Disaster recovery often remains forgotten on the never-ending to-do list of healthcare. When we say “disaster,” natural disaster comes to mind, especially with the recent hurricanes that have struck and made headlines, but more often than not, the disasters that strike are unexpected and related to hardware/software failures, power outages, and fires. There are three valuable pieces of the puzzle in health IT disaster recovery planning:
If a healthcare organization has these pieces of the puzzle put together then they will (hopefully) rise from the disaster without losing any data, information, or credibility.
According to a recent article in the Journal of AHMIA, “employees, physicians, and patients could lose respect for and faith in the care the organization provides to them; credibility is easy to lose and hard to earn.”
Establishing a plan for when a disaster strikes can save a healthcare organization. The sections below explore each puzzle piece and how it fits in with the rest.
Years before the cloud was invented, healthcare organizations kept patient data / information on hardware that lived either onsite at the hospital or offsite at another location. If a disaster were to strike the organization, the hardware would be damaged and in turn, all of the information would be lost. Having a disaster recovery plan in place with a cloud platform can save this important data that would otherwise be compromised. The cloud allows for flexibility in accessing information even if the physical organization is destroyed. The cloud can be accessed from anywhere, at any time, and on any device if internet is available. It is valuable for healthcare organizations to hop on the cloud bandwagon for storing information mainly, but not solely, for disaster recovery planning.
The next puzzle piece is telemedicine. In the simplest form, telemedicine is exchanging patient information and providing care through an online or virtual platform. Patients who are affected by natural disaster but desperate for medical attention have the ability to be treated if their healthcare organization’s system is down through telemedicine. One innovative example of telemedicine is the mobile stroke unit that The University of Texas Health Science Center at Houston (UTHealth) Medical School, in partnership with Memorial Hermann-Texas Medical Center and powered by Ambra’s image sharing platform. The mobile stroke van allows imaging to be sent back to a physician to determine if a stroke is occurring and whether to administer life-saving clot-busting tPA. Although the mobile van at UTHealth is a unique example, other facilities can incorporate something similar into their planning to utilize telemedicine. The value to patients who are injured or sick is extremely high, as well as to their providers who cannot properly care for them due to system failures.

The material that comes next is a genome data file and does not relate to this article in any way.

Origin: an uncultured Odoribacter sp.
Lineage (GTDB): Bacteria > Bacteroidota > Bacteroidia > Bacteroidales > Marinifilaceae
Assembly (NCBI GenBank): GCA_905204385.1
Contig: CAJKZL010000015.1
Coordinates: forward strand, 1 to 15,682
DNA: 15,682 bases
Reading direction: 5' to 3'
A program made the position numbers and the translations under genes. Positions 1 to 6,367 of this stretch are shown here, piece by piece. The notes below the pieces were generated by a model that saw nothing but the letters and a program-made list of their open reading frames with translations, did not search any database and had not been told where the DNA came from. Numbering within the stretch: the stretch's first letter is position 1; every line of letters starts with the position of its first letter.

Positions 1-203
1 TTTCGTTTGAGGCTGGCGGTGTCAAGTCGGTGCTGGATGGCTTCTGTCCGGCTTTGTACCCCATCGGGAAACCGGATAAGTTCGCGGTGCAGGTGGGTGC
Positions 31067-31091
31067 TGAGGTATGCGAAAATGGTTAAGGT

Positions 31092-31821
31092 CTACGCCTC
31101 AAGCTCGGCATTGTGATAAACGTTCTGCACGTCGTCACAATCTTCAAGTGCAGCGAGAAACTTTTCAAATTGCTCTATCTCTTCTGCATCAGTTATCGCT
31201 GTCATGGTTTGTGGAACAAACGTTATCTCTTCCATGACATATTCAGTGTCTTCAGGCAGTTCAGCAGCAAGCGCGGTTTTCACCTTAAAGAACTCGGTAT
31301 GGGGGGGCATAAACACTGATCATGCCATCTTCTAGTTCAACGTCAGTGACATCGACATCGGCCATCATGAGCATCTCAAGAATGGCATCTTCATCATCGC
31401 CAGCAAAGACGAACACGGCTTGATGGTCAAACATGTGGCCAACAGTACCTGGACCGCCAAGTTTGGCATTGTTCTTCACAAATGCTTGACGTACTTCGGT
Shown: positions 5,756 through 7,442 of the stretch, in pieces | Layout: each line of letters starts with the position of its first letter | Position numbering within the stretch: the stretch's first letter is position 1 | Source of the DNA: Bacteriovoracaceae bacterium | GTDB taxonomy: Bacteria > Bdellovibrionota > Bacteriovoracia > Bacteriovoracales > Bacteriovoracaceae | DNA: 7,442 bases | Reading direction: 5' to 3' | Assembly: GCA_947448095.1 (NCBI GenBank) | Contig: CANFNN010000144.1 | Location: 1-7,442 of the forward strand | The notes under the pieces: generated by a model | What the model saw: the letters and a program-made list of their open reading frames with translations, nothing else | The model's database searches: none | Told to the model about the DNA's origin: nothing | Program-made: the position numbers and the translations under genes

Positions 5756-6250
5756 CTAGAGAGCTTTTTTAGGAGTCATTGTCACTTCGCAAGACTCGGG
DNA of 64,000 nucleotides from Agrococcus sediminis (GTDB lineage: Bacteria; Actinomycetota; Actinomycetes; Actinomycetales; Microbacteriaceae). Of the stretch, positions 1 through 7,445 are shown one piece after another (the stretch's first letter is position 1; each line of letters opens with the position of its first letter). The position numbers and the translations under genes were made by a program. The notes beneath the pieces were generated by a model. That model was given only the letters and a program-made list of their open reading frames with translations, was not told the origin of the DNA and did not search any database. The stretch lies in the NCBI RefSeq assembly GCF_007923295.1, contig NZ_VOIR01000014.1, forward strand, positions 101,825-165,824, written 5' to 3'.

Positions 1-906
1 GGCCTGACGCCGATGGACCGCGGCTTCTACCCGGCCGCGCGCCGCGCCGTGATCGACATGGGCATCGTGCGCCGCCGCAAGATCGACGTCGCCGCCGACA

Once the first two pieces are put together the third will perfectly fit. According to the study, Use of Telemedicine in Disaster and Remote Places, of all problems to arise from natural disasters, “one of the most serious centers on communication, specifically, the lack of appropriate means to efficiently collect, process, and transmit important information in the midst of a disaster.” Although means of communication can be compromised when disaster strikes, emergency communication systems (including contingency systems), should be prepared in case communication lines are down or unreachable. While communicating is key for healthcare organizations, it is even more key to create a plan.
Rick Cook puts it well in his article Disaster Recovery Demands Smart Planning, “Just because it’s something you don’t want to think about, doesn’t mean you shouldn’t think about it.” It can seem like a headache to plan and implement, but it is possible to form one cohesive disaster recovery plan with the above pieces. Healthcare organizations should not continue to pushback creating these plans because of the time, money, or resources it will cost them. Credibility is one of the biggest values to creating a disaster recovery plan in healthcare organizations. Decision makers must plan for a potential disaster as it is valuable for the future success of the organization and as it is a valuable part of patient-centered care.